Are you one of those people who desperately need a cup of coffee every single morning in order to jump-start your day?
Coffee production is booming - Adults, university students, and even teenagers nowadays can't
seem to function without being constantly powered by caffeine.
Over 80% of American adults drink coffee everyday, and together, they drink almost 600 MILLION CUPS of coffee every single day.
Some drink caffeinated drinks for fun or to try the latest trend, while others are dependent on it.
The primary active ingredient in coffee is caffeine (or methyltheobromine) - a stimulant
naturally produced by plants like cocoa beans, tea leaves and most commonly, coffee beans.
It stimulates the body, affecting many normal functions, and it also has mood altering characteristics.
We have to wonder how it affects our mind and brain.
So let's take a look at the science behind the world's most popular drug.
Our nervous system has specific receptors for neurochemicals, like adenosine, dopamine, and epinephrine,
and each receptor triggers a particular chain of events, leading to different effects on our body.
Caffeine has a similar molecular structure to adenosine, which is a neurotransmitter
that blocks other, excitatory neurotransmitters and makes us feel tired.
When we drink coffee, the caffeine attaches to the receptors, which blocks out adenosine intake,
and this, in turn, increases the effect of excitatory neurotransmitters like epinephrine.
Epinephrine activates our fight or flight response, causing our body's blood pressure and heart rate to increase, and our liver to produce more glucose.
This makes us more energized, attentive, and productive.
Caffeine also slows down the reabsorption of dopamine, which makes us feel good and improves our mood.
It has also been proven to increase memory-related abilities- a study at Johns Hopkins University found that
caffeine intake could strengthen our memories and improve retention for at least 24 hours!
But those were just the short-term effects.
Where there's a caffeine high, there's bound to be a crash.
When the caffeine wears off, it makes you feel even sleepier than before.
This is because your body adapts to the large amount of caffeine by creating more adenosine receptors in your brain.
But when all the caffeine is gone, those receptors are again occupied by adenosine, thus making you more sleepy/tired than more.
Your contracted blood vessels will dilate and blood pressure to drop, which can result in headaches.
The decline of dopamine can worsen your mood, and you may end up tired, irritable, and unable to concentrate.
But too much of anything can lead to consequences-, and we have to remember that caffeine is still a drug so it can lead to addiction and withdrawal.
Over time, the positive emotions we had in the beginning will be gone, and this makes us crave coffee and paves the way toward addiction.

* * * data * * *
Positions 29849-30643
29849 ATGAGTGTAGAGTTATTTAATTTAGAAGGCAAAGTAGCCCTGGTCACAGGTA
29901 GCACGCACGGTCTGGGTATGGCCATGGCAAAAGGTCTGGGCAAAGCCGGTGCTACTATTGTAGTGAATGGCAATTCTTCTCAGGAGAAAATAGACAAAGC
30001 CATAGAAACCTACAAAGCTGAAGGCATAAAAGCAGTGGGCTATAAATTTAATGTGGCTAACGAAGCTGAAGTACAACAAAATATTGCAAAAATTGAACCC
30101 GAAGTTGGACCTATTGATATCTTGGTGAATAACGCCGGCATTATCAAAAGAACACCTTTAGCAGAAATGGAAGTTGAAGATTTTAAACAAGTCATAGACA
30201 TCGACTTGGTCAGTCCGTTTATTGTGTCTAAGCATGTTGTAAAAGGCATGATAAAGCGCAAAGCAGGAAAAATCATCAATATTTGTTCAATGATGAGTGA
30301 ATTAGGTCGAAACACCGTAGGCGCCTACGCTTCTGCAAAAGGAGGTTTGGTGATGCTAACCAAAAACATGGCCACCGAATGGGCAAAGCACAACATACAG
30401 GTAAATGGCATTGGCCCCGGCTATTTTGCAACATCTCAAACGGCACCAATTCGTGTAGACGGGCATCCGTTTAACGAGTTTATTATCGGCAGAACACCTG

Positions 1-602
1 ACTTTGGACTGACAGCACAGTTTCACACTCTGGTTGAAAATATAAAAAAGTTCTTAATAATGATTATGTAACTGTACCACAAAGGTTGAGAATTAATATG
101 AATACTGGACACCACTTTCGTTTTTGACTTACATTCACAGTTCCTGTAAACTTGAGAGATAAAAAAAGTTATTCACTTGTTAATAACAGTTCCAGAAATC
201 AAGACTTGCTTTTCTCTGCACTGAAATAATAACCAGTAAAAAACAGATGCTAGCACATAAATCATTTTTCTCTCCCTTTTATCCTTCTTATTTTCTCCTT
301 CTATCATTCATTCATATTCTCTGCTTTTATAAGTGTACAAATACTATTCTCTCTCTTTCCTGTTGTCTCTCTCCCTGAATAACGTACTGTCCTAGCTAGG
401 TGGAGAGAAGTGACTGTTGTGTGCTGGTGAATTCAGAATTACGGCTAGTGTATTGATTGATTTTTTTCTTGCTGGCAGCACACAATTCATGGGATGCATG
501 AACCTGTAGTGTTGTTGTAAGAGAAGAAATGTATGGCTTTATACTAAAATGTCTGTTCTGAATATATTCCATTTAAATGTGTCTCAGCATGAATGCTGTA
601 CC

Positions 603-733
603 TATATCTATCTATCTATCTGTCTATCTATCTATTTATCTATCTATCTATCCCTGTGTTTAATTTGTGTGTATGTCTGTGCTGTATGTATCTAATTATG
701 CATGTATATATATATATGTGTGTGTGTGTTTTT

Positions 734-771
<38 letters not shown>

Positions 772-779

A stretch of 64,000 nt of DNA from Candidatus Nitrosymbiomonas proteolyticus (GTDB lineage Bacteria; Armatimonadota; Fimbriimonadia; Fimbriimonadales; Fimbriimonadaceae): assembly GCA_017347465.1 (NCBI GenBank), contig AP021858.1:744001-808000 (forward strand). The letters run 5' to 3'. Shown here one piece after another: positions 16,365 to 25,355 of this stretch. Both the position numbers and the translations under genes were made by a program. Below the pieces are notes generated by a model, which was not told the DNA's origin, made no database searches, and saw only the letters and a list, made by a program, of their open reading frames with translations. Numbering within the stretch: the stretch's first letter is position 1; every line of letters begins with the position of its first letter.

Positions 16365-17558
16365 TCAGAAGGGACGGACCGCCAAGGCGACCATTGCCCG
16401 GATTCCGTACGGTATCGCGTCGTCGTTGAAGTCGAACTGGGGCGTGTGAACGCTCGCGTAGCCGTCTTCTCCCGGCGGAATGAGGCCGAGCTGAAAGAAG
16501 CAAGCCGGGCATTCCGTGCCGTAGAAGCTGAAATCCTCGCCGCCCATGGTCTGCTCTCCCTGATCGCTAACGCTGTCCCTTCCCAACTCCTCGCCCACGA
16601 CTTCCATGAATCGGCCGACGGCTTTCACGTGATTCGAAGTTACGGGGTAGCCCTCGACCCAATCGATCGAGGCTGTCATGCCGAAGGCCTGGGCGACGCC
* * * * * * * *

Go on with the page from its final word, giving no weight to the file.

By drinking more coffee, the number of adenosine receptors will increase, and so will our tolerance to caffeine.
Overall, that means we will need more and more caffeine in the future to achieve the same effect,
which can worsen withdrawal symptoms and be detrimental to our health.
Too much caffeine intake in the body can also lead to caffeine intoxication.
Some symptoms of caffeine intoxication are increased urination, intestinal discomfort,
and in more serious scenarios, hallucinations.
The effects of caffeine in the body will differ from person to person, based on their biology and tolerance level and also the strength of the caffeine.
Coffee-drinkers may be pleased to hear that there are some long-term benefits.
A systematic review of 36 studies and more than 1 million participants analyzed the long-term effects of caffeine consumption.
They found that those who consumed 3-5 cups of coffee a day were at the lowest risk for cardiovascular disease, stroke, type 2 diabetes, and liver disease.
Furthermore, an article from the University of Colorado Boulder reported that 3 cups seemed to have the best effect in terms of protecting the brain from neurodegenerative diseases that come with age, such as dementia, Alzheimer's and Parkinsons disease.
A 10 year study conducted in Finland, Italy and the Netherlands of 676 men found that
those who drank 3 cups of coffee per day had 4.3 times LESS cognitive decline than non-consumers.
So how should you be drinking your coffee?
Based on research from the Uniformed Services University of the Health Sciences in Bethesda,
the best times to drink coffee are after your peak cortisol levels drop and that is when you'll need a little boost.
The circadian rhythm is our body's internal clock, that helps dictate when certain enzymes and hormones are produced in the body.
Cortisol, a stress hormone, helps keep our body awake and reaches its peak between 8-9AM.
It peaks again between 12-1pm and 5:30pm-6:30pm,
so the suggested times to take a coffee break are 9:30am-11am and 1:30pm-5pm.
According to Nutritional Therapist Annette Moldvaer, it is best to drink coffee AFTER you have a meal.
This is because after caffeine intake, you body will release sugar into your bloodstream which triggers the release of insulin.
If you have an empty stomach, this will lead to a drop in blood sugar, and prompt you to crave more caffeine and sugar, perpetuating your dependency on coffee.
She also suggests choosing organic coffee free of pesticides, and also keeping away from too much sugar and flavourings.
What effect does coffee have on you? Are you a coffee fanatic? or you more of a tea person?